Subject: I have found a CD that I think you would enjoy
Max Roach + Four
Genres: Jazz, Pop, Broadway & Vocalists
Japanese reissue. Mercury. 2004.
Listen to Samples
Japanese reissue. Mercury. 2004.
4 * The Second Half Triumphant!
M. Allen Greenbaum | California | 02/06/2001
(4 out of 5 stars)
"This is an unusual CD because it swings a homer after the first four tracks barely connect. The difference is like a set where the pieces come fully together, played after an initial foray where the players, though excellent individually, don't quite gel, and, at worst, seem a little uninterested in the material.Track 1 features the kind of fast ensemble playing found in the Roach/Clifford Brown band. (This was Roach's first album after the tragic demise of Brown, Ritchie Cole, and Cole's spouse). Even though alumni Morrow and Roach lead the rhythm section as before, the bass is too insistent: Some silences or varying tempos would help. But then, this IS hard bop! Still, it's not until a young Sonny Rollins tears into the opener that we really get interested. Dorham has a hard fast attack, but there is generally a lack of symbiotic interplay. "Just One of Those Things" has a Roach/Brown band sound to it (hear "Brown and Roach, Inc.," or "Study in Brown" for comparison). Rollins is simply outstanding; pouring himself into his solos. But it's not until a slow, dreamy "Body and Soul" (Track 5) that the band gets cooking. The bass shows that less is more, and effectively comps the now cooler sounds of Rollins and Dorham. On "Woody N' You," Rollins is outstanding, and overall, the band seems more together. The arrangement is interesting and textured, with swinging piano and bass, and Roach providing some incredible polyphonic drum work. This is still hard bop, but the band seems more empathic and involved with this slower pace. On the other hand, "It Don't Mean a Thing..." is taken at a blistering pace by the soloists and is excellent. Go figure. Dorham shows some of his Dizzy influence, pianist Billy Wallace is excellent, and Roach is just all over the place on drums.The penultimate song, Young and Heyman's "Love Letters" is the gem. Sounding a little like "My Foolish Heart" before the break, it's superb ensemble playing: The whole is superior to its parts. Dorham and Rollins are excellent as usual, but Wallace steals the show with his lush Ellingtonian chording, and touches of Tatum, Bill Evans, and Teddy Wilson. Speaking broadly (because there are flashes of brilliance in the opening songs), we have half of a superb album. Interestingly, "It Don't Mean a Thing..." "Love Letters" and the closing "Minor Trouble" were recorded 6 months after the other 6 songs. Did time improve the band's playing, or is it just the material, or is it both? After all, the excellent "Body and Soul" and "Woody `N' You" were recorded earlier. I recommend the CD, because most of it is good, and even the less inspired cuts have their moments (e.g., Roach, Rollins). You get both the very good and not so good of hard bop. Overall, I recommend this to fans of Sonny Rollins, Dorham, and hard bop in general."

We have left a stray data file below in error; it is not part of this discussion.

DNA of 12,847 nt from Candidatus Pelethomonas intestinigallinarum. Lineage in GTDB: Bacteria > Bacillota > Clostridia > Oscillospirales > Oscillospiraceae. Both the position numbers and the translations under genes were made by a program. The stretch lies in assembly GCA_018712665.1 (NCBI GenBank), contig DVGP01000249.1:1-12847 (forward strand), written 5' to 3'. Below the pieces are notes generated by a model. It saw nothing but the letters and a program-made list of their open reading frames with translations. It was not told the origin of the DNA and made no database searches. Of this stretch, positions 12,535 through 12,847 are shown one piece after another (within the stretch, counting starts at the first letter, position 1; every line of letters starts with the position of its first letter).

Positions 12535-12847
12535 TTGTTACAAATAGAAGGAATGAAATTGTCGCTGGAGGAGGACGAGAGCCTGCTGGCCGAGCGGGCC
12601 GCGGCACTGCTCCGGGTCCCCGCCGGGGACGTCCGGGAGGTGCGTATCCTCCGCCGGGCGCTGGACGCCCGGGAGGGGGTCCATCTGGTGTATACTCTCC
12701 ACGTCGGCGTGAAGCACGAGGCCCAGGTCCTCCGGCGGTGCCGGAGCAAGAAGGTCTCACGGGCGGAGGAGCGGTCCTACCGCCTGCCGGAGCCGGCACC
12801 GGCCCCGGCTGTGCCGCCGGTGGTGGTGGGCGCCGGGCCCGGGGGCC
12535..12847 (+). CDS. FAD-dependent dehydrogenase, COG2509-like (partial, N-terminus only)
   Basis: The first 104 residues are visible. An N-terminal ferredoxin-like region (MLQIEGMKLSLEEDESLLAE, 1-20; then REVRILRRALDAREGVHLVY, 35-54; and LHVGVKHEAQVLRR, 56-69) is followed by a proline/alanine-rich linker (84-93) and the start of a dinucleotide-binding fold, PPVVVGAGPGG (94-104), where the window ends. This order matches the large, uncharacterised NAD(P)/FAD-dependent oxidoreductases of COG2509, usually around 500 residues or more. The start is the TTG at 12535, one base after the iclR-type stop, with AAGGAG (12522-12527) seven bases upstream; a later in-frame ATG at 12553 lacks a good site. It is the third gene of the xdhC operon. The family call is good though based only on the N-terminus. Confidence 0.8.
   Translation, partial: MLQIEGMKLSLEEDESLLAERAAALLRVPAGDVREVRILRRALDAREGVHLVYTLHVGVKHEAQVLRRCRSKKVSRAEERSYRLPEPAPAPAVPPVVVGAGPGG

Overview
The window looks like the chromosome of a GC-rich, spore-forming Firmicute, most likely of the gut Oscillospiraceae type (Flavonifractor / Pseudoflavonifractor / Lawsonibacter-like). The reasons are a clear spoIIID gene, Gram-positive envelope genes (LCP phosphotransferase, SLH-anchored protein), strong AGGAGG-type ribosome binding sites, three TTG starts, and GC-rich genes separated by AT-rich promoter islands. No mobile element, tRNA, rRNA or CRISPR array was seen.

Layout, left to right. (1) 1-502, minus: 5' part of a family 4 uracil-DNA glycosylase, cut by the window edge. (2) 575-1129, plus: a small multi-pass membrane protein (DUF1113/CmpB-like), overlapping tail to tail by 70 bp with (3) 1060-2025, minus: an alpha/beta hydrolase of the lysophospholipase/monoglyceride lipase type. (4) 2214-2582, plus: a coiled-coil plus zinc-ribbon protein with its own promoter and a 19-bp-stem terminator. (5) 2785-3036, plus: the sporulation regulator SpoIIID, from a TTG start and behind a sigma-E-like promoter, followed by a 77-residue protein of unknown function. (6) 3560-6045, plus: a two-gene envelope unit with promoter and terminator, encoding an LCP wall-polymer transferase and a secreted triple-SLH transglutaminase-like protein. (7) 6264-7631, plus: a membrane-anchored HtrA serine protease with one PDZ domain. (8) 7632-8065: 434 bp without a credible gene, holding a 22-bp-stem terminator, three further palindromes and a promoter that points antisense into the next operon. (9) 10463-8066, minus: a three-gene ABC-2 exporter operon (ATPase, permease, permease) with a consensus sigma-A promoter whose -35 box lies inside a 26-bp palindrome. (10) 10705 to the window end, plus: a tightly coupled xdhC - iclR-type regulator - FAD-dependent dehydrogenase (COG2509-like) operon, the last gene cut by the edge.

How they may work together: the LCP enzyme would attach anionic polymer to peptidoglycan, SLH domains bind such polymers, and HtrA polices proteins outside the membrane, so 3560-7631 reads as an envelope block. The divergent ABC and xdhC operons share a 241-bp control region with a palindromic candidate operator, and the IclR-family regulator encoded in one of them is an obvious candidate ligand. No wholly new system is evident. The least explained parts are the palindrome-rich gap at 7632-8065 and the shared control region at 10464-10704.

J. Christmas | New Brunswick, NJ | 11/28/2000
(3 out of 5 stars)
"Max Roach is one of my favorite drummers, but his albums as a leader don't always come through. Most of the songs here are skillful but uninteresting bebop. The album is salvageable because of a great drum feature in which Max Roach melodically plays what sound like tympani."